6. The second article also appeared online under the headline “Forced marriage in ultra-Orthodox Jewish community 'despicable', says Boris Johnson”. The online version contained the same information as the one in print, and repeated the claims that the think tank’s founder had said “anti-Semitism is being weaponised as a ‘fig leaf’ to shut down reports of forced marriage in Orthodox communities”. It also contained a reaction from the founder of the think tank referred to in the first article who stated that the Prime Minister had “rightly condemned forced marriage – there is no ambiguity in his statement. We condemn all coercive practices that fly in the face of the liberty that all citizens should enjoy".

7. The complainant, a membership organisation for ultra-Orthodox Jewish organisations, whose CEO was quoted in the online version of the first article, said that both the articles were inaccurate in breach of Clause 1. With regards to the first article, it said that the reference to the report was not prominent enough in the article, and therefore that a reader who only scanned the article, or read just the headline, would be given the misleading impression that forced marriages were common in the ultra-Orthodox Jewish community. It stated that it was misleading to state that anti-Semitism was used as a “fig-leaf”, as the report itself did not contain these words, and only stated that criticism of the community “may lead to accusations of anti-Semitism”. The complainant said that on this basis the headline of the online version was not supported by the text, and also breached Clause 1(iv) as it stated as fact that anti-Semitism is weaponised as a fig leaf by the ultra-Orthodox Jewish community, when it should have been attributed as conjecture by the authors of the report.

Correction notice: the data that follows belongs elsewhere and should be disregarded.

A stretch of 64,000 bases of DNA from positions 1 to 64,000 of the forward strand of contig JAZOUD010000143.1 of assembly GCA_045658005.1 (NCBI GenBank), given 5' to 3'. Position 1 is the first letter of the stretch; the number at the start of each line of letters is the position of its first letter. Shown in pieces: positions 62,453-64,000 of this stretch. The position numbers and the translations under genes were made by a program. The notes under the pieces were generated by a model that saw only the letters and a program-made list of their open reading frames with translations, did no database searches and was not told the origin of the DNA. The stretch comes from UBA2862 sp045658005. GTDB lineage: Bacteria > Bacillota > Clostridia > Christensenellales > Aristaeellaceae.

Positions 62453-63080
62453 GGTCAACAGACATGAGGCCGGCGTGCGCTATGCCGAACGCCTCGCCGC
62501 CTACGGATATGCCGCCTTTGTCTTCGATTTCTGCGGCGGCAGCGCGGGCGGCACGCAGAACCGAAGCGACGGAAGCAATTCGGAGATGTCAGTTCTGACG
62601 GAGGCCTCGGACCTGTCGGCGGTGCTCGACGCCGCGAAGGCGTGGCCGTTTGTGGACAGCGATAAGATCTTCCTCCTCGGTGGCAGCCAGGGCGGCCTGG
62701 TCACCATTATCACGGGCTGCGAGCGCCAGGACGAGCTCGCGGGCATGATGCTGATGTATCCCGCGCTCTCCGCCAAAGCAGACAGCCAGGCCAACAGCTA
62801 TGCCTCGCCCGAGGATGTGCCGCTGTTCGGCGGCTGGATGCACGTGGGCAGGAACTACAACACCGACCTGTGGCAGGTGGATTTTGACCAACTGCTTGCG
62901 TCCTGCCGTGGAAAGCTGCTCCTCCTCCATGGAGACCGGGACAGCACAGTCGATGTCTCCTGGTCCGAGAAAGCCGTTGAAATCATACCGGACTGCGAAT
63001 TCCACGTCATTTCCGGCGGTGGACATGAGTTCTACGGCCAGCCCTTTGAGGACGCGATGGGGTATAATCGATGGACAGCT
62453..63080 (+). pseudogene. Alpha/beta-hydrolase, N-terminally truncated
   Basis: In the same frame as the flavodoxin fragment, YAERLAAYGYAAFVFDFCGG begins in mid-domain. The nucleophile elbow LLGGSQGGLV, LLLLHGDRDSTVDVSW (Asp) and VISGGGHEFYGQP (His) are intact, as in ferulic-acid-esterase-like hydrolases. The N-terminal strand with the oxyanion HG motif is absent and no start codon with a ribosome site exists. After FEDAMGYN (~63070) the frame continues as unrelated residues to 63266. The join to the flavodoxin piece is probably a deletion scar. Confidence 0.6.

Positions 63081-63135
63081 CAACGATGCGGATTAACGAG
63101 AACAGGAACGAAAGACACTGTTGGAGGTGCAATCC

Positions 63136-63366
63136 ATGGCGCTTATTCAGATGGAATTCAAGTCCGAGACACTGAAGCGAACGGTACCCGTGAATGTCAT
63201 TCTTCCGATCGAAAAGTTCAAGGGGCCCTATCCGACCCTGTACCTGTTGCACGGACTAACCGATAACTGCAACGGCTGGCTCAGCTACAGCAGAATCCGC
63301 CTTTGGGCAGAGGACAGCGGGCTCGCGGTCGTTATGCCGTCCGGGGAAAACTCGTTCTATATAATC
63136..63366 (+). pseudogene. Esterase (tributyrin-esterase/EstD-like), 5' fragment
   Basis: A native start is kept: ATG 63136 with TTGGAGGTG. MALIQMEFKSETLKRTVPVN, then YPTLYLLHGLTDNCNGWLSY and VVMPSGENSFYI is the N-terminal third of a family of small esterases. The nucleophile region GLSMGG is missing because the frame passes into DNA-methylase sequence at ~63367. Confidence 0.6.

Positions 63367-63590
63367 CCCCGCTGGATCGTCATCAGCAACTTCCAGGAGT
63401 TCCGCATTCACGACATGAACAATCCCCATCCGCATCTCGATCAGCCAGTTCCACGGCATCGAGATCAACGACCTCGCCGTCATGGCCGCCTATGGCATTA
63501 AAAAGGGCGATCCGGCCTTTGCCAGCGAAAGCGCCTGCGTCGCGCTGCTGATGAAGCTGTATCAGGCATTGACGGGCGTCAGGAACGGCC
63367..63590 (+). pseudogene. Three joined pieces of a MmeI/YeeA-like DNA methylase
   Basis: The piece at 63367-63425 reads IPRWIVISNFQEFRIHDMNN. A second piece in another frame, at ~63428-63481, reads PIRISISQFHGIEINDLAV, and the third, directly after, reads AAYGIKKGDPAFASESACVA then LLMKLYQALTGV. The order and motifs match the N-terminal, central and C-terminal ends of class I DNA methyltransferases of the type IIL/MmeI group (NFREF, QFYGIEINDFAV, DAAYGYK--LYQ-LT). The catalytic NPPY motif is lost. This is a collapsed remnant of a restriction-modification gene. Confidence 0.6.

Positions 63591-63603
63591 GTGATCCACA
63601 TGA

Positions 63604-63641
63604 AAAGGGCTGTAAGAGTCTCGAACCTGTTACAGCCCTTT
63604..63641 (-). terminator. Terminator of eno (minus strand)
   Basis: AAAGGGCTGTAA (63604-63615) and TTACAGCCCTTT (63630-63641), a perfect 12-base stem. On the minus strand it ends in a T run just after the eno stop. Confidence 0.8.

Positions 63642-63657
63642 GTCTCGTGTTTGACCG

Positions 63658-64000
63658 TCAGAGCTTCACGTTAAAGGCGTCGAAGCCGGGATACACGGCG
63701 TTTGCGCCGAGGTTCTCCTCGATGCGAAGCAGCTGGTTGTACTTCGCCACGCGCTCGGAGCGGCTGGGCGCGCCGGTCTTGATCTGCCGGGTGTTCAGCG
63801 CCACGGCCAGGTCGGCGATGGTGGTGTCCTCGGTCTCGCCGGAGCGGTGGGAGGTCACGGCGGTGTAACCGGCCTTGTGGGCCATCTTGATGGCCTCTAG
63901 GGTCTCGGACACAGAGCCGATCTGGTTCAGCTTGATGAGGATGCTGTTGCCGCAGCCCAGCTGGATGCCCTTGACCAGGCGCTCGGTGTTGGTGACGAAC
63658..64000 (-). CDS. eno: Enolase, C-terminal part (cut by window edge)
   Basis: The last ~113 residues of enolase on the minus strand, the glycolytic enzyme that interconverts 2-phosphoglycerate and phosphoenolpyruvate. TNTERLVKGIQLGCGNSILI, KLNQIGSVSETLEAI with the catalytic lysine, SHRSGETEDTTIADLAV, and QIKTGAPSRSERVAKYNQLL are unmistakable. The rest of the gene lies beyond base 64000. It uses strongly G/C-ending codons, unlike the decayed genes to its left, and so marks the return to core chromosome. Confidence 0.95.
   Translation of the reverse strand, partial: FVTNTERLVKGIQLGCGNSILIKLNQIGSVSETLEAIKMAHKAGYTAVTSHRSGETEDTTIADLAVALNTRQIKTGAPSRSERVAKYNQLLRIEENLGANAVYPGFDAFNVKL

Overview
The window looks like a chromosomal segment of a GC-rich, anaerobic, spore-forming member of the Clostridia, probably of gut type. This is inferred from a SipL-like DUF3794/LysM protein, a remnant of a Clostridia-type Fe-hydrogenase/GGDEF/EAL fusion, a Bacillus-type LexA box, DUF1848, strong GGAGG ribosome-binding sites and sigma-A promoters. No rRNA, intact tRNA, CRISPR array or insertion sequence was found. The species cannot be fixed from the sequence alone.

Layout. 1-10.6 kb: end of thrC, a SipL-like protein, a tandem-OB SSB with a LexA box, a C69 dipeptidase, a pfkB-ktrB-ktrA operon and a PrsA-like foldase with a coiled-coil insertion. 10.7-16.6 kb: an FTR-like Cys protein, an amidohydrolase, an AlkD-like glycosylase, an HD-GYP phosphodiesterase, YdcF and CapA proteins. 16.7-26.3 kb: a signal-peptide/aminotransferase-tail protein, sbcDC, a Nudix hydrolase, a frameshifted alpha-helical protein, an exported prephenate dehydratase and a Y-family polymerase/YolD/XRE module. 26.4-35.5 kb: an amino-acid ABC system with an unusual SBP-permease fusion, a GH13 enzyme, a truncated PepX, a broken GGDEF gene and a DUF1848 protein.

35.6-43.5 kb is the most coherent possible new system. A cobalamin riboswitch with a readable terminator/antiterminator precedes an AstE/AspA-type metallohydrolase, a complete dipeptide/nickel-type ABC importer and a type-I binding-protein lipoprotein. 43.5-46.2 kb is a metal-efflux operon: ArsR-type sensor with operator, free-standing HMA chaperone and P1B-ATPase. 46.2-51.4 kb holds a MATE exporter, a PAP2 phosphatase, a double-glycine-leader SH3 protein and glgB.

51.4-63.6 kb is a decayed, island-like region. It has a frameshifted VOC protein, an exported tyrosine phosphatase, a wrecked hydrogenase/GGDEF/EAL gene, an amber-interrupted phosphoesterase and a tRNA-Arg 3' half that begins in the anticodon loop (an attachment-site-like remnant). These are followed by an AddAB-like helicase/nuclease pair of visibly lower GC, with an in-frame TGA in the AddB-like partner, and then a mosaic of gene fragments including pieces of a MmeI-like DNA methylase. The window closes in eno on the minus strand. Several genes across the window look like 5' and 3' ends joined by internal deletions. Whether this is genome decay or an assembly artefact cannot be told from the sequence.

8. The complainant said that by describing the think tank as tackling “extremism” the article inaccurately implied that the complainant’s community was made up of extremists, which was bolstered by the inclusion of the photograph of people in ultra-Orthodox clothing which appeared when the article was shared on social media. In addition, the complainant said that, as the article related to the community the complainant represented, the newspaper should have contacted the complainant for comment in advance. It said it was not enough to include the comments from its CEO without putting the allegations to it directly.

9. With regards to the second article, the complainant said it was inaccurate to report that the Prime Minister had “described forced marriage in the ultra-Orthodox Jewish community as a ‘despicable, inhuman and an uncivilised practice’” and that in fact the quote supplied by the spokesperson had condemned forced marriages in general, and had not specifically targeted the ultra-Orthodox Jewish community. The complainant noted the online version of the first article contained a statement about forced marriage which had made clear it was “not a problem specific to one country or culture”. It said the second article contradicted this. The complainant contacted Number 10 and provided the correspondence, which said that when the spokesperson had been asked about “specific concerns”, it responded with “general lines that forced marriage has no place in the UK” and gave the following stock lines: